Can’t decide where to go and what to do for a holiday North of 60? We can help. We’ve culled the contenders to bring you this list.
It’s early in the new year — the perfect time to plan the big annual vacation. Where in the North are you going to explore this time?
The number and diversity of choices is mind-boggling. You could go on a fishing or dogsledding expedition. Sail through the Northwest Passage or stand in the middle of a migrating caribou herd. Raft through spectacular mountain country or immerse yourself in aboriginal culture. And that’s just for starters.
Let us help you decide. In honour of Up Here’s 20th anniversary, which kicks off with this issue, we sought the top 20 places across the North. We recalled our own favourite trips and quizzed seasoned Northern travellers about their top spots. Almost everywhere seemed worthy, but we made the tough calls. For more information about these places, see And Furthermore on Page 60.
Walk on the wild side
The southwestern Yukon is home to some of the most spectacular landscapes in Canada. Among other attributes, it boasts the nation’s tallest mountain — Mount Logan — and the world’s largest non-polar icefield. Kluane National Park and Reserve encompasses almost 22,000 square kilometres of this wonderland, and is part of a UNESCO World Heritage Site. The park is accessible, too, with opportunities for people of all fitness levels to enjoy, be it a flightseeing tour, a guided horseback trip or a mountaineering trek. Exploring the icefields near Mount Logan, as shown here, is only offered by the company Icefield Discovery Photo by Fritz Mueller.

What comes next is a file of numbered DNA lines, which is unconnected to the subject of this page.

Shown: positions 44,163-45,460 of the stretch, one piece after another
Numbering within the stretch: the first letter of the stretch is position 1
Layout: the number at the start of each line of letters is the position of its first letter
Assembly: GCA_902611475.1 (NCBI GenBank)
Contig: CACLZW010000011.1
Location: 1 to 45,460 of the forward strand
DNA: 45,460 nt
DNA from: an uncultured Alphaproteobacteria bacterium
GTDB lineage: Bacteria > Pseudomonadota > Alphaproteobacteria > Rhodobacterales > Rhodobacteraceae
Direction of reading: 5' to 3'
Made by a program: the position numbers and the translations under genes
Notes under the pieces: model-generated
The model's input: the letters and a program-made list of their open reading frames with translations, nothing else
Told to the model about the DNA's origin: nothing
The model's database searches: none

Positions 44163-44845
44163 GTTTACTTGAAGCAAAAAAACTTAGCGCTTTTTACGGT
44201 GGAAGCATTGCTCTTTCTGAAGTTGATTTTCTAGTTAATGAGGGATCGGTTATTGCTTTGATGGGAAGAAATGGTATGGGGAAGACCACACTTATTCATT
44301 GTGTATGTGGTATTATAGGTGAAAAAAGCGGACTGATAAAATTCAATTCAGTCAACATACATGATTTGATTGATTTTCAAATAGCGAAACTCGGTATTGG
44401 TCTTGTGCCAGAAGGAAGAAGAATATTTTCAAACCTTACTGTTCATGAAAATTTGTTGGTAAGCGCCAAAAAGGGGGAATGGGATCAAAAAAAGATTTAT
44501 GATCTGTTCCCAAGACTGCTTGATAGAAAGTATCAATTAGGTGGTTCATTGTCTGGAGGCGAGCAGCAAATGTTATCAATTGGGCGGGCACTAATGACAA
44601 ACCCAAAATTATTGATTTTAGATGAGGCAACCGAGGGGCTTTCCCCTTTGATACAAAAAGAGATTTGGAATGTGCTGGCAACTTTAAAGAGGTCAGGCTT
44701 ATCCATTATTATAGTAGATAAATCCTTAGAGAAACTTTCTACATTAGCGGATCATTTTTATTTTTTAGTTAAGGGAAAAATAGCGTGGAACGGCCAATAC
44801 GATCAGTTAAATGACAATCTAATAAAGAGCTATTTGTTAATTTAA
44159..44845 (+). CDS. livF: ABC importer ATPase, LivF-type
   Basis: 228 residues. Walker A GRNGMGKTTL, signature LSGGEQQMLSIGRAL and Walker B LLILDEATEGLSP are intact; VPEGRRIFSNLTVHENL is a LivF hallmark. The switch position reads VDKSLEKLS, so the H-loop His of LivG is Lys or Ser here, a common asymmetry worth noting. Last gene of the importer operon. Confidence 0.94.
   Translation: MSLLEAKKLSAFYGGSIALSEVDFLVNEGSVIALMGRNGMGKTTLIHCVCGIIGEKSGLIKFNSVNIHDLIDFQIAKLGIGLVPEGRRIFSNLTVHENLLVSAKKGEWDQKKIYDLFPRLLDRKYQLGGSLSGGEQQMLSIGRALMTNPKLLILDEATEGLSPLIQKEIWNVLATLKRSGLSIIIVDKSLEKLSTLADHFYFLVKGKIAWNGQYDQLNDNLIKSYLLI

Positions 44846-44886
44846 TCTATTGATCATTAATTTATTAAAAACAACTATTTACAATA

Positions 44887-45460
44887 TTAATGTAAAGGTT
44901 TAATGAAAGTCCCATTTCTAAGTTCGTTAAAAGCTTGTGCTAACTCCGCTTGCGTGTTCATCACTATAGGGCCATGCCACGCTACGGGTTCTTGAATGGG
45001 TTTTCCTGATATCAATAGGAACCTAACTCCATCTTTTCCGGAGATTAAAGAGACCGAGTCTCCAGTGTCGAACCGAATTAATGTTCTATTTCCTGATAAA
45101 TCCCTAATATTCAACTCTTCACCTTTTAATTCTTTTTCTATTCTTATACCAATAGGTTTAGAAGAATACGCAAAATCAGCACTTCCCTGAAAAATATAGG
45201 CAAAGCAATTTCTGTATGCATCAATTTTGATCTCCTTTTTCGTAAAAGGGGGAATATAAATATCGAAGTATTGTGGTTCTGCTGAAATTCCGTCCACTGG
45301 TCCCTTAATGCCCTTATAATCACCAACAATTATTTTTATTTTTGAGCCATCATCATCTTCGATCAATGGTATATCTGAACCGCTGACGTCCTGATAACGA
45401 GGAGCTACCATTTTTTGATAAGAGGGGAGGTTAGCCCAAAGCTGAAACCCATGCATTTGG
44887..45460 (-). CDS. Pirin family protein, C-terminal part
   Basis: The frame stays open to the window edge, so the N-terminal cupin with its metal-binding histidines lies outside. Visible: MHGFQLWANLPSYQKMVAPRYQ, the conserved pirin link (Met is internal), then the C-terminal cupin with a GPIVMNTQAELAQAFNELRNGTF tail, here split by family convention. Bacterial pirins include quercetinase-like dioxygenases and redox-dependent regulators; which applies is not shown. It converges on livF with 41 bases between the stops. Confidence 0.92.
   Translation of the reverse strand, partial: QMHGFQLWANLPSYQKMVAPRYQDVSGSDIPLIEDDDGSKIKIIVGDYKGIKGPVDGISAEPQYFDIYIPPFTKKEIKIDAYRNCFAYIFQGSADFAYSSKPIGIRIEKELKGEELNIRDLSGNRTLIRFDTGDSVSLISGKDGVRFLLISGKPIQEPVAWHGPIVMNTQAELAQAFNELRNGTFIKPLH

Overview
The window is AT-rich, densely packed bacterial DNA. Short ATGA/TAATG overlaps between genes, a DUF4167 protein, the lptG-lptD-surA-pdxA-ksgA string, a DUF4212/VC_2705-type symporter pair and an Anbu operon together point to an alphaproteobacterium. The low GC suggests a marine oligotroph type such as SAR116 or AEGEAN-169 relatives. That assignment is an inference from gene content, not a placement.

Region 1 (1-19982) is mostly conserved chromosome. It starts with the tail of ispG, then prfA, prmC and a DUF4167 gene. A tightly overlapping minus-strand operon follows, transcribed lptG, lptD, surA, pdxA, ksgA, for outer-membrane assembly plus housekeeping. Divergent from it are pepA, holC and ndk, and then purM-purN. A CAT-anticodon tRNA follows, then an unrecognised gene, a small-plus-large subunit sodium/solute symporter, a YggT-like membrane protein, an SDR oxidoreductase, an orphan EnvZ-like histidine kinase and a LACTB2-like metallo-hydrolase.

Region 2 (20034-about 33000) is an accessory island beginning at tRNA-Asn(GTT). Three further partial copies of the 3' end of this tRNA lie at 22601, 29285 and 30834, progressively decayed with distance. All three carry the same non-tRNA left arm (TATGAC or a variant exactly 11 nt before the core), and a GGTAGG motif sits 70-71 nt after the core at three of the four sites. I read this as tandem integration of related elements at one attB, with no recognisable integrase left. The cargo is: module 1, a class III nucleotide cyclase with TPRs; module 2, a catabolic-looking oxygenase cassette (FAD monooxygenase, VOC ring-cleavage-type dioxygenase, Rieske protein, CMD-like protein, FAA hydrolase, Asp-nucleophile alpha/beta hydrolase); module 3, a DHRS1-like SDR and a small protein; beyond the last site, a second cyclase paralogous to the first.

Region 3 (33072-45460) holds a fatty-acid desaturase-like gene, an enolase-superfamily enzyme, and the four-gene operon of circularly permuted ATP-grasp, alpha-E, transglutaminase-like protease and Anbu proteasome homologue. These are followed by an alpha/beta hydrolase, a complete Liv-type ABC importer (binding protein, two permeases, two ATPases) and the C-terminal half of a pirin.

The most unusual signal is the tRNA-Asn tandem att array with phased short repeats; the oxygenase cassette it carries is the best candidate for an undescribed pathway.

FT. GOOD HOPE, NT
If these walls could talk
With its gothic steeple, glowing frescoes and lush murals, Our Lady of Good Hope Church is one of the most visited churches in the Arctic. In 1865, a crew of three young priests began building this house of worship in Fort Good Hope, a community of about 550 on the Mackenzie River. Using rudimentary tools, Father Jean Séguin and Brother Kearney did much of the sawing and nailing, while Father Emile Petitot designed murals using paints made from fish oil and other local materials. (The walls were repainted in 1950 using sythetic paints.)